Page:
The Bush, The Virgin, The Jew And The Cinderblock Bible

I’m a Jewish boy from the Upper West Side by way of Scarsdale. Completely deaf since age four, I relied on hearing aids and lip-reading to gain a fraction of spoken conversation. A few people were intelligible—newscasters and screaming basketball coaches, mostly. But friends, teachers, hot girls in bars—were not. Exhausted from the struggle to understand them, I decided to find a place so far away from everything that deafness didn’t matter anymore.

And I found that place: Mununga, a large village in Zambia, Africa, a day’s travel from phones, electricity and toilets. Out there, to the villagers, my white skin was more astonishing than deafness. It took me about six months to realize this. After that it only took me about six glasses of banana wine to realize that the way to commemorate this freedom was to take a village girl to bed.

This was bad judgment.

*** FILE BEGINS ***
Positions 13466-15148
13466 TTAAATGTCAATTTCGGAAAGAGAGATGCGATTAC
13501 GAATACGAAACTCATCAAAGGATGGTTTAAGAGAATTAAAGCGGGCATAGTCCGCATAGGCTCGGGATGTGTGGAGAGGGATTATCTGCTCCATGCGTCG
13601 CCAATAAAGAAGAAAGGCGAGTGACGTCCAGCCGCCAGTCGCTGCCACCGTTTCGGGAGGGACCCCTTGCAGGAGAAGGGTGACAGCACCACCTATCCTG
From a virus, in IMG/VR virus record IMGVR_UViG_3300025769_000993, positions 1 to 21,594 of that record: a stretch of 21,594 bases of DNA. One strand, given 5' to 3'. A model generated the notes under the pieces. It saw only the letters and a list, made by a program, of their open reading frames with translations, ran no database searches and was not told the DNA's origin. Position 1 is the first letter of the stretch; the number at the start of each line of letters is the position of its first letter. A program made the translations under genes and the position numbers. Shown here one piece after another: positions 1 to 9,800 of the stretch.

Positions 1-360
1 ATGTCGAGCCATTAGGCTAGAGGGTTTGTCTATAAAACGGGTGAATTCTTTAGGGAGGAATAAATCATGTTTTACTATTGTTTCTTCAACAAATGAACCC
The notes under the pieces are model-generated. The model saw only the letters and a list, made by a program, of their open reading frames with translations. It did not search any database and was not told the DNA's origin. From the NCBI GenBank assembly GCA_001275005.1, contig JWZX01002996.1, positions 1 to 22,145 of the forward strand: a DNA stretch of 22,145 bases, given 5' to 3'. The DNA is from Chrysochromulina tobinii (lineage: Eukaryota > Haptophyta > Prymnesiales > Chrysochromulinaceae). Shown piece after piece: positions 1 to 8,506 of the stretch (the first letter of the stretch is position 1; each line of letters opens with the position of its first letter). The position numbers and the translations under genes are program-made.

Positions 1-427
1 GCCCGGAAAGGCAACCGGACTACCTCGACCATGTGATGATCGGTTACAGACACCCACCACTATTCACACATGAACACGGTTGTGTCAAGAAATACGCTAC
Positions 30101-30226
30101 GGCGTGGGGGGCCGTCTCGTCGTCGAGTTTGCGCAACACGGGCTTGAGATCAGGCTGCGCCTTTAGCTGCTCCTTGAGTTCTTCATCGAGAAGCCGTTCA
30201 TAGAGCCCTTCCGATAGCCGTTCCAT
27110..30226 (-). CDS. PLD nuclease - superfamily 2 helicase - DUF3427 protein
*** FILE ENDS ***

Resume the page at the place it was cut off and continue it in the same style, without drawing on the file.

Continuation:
Her name was Alice. Once inside my thatch roof hut, she took hold of her blouse and pulled it down to her waist. Her breasts were like Zulu warriors. I gaped; she grabbed my wrist and pulled me underneath the mosquito net and onto the bed.

This is it, I thought, the culmination of all I’d sought—the transcendence of categories: no deaf and hearing, no white and black, no yid and not yid, and I had a condom, so no worries.

Then there was a pounding on the door. Alice ran away.

In the morning, my friend Augustine Jere, who ran the Mununga Health clinic, woke me by kicking the foot of my bed.

“It is time for your judging,” he said.